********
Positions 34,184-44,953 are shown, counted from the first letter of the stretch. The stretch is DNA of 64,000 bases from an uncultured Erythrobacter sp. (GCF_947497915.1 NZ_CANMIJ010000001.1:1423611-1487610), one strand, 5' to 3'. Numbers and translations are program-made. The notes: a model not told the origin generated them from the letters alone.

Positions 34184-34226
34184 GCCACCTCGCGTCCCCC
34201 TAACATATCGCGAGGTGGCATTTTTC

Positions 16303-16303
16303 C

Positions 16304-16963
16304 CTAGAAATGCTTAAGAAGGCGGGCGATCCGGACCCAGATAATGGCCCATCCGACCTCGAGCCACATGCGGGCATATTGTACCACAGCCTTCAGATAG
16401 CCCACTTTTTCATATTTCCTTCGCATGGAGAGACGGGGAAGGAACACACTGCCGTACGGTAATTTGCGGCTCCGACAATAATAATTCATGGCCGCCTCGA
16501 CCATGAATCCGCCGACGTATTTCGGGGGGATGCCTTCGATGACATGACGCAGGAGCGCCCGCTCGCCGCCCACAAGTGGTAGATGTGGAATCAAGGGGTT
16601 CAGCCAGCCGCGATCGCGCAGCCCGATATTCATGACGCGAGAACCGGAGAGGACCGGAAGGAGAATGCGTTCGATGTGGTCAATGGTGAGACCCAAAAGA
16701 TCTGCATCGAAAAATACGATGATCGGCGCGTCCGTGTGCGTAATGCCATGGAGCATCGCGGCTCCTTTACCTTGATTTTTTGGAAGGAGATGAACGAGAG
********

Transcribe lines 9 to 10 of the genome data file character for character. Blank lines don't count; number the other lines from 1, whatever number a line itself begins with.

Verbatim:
16401 CCCACTTTTTCATATTTCCTTCGCATGGAGAGACGGGGAAGGAACACACTGCCGTACGGTAATTTGCGGCTCCGACAATAATAATTCATGGCCGCCTCGA
16501 CCATGAATCCGCCGACGTATTTCGGGGGGATGCCTTCGATGACATGACGCAGGAGCGCCCGCTCGCCGCCCACAAGTGGTAGATGTGGAATCAAGGGGTT